Ezra Furman: Sex Education Original Soundtrack (2020, Bella Union): Nineteen songs, no soundtrack dross. Seems odd to pick a quintessentially American rocker for a tie in to a British TV series -- one I haven't seen, so I have no idea how or whether these songs fit. B+(**)

Slava Ganelin/Alexey Kruglov/Oleg Yudanov: Access Point (2017 [2021], Losen): Avant trio -- piano, alto/soprano sax, drums -- recorded live in Moscow. B+(***)

John Glacier: Shiloh: Lost for Words (2021, PLZ Make It Ruins): British hip-hop, or glitch hop, the beat broken and scattered but still more of a focus than the words. Short: 12 songs, 25:16. B+(**)

Charlotte Greve: Sediments We Move (2021, New Amsterdam): German-born, Brooklyn-based composer, singer, and saxophonist. Credit muddled here, as one interpretation is that she is the composer, but the performers are Wood River (a quartet she leads, with guitar, bass, and drums) and Cantus Domus (a Berlin choir conducted by Ralf Sochaczewsky). Way more vocals than I can usually handle, but not so bad here. B+(**)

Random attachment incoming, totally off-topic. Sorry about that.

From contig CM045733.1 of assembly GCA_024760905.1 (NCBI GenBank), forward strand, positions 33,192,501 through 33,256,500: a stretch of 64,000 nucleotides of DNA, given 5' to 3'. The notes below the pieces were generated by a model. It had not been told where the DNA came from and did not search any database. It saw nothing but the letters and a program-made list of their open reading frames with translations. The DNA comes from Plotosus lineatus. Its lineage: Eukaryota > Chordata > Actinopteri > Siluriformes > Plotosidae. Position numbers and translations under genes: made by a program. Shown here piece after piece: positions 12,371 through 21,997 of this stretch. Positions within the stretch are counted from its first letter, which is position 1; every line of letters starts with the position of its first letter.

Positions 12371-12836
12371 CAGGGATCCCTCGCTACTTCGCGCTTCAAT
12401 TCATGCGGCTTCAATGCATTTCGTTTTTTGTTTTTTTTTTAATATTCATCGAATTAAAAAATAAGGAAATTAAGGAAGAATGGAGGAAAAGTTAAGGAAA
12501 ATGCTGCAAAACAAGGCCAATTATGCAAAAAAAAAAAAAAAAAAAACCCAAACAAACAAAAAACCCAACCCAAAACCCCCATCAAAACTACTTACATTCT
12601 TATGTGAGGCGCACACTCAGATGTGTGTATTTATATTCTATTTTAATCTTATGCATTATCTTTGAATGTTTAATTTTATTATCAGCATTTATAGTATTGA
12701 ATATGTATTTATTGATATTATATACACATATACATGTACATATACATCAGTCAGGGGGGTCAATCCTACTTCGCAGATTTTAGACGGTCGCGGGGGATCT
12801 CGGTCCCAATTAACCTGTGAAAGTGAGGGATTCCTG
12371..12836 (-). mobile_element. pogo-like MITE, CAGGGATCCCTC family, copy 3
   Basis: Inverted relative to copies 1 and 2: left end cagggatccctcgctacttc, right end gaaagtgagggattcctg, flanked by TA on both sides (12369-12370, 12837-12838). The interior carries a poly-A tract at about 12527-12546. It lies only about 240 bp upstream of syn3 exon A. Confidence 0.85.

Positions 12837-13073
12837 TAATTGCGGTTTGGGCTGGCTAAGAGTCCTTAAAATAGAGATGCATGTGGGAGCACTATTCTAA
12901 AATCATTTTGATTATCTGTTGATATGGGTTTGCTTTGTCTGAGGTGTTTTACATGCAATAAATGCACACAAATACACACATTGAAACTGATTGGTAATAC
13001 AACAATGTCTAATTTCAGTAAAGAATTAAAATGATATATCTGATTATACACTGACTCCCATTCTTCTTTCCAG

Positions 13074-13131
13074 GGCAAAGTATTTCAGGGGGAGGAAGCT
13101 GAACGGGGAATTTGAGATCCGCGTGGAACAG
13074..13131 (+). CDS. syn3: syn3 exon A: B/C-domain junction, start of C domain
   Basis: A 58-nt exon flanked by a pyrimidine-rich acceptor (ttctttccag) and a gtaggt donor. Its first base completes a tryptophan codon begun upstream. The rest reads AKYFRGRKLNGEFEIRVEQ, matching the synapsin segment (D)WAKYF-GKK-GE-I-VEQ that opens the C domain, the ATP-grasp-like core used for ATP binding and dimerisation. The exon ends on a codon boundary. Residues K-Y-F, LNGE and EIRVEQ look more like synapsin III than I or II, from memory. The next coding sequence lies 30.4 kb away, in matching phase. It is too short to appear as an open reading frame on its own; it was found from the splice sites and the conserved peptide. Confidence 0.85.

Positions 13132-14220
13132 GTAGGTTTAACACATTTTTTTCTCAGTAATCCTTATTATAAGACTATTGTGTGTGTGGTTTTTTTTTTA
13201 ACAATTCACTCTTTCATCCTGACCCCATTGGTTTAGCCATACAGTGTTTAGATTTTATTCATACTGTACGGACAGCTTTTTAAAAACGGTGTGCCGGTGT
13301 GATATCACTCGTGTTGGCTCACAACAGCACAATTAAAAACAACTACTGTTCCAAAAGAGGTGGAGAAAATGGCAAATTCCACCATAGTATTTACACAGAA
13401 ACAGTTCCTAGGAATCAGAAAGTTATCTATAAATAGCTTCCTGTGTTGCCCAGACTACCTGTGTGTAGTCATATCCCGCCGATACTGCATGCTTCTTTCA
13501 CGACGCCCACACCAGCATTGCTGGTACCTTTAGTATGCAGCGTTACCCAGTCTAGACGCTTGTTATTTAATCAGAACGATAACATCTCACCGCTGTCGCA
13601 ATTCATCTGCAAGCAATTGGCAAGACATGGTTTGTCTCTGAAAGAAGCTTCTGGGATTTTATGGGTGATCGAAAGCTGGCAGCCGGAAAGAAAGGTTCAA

Kaytranada: Intimidated (2021, RCA, EP): Electronica producer Louis Celestin, born in Haiti, grew up in Montreal, acclaimed debut album in 2016. Three tracks, 9:13. B+(*) [sp]

Lily Konigsberg: Lily We Need to Talk Now (2021, Wharf Cat): New York "polymath," has a couple EPs, some side projects (e.g., Palberta), a compilation Best Of, and has been sneaking up on an album. Not sure whether this one counts (11 tracks, 23:52). But it does earn her self-assurance: "you've got a lot of fucking things to be proud of." B+(**)

Kate McGarry + Keith Ganz Ensemble: What to Wear in the Dark (2021, Resilience): Jazz singer, 8th album since 2003, Ganz plays guitar and is her husband, band includes Ron Miles (cornet), Gary Versace (piano), bass, and drums. Standards, but she prefers late 1960s/early 1970s soft rock (Beatles, Eagles, Steely Dan, Joni Mitchell, Paul Simon). B+(**)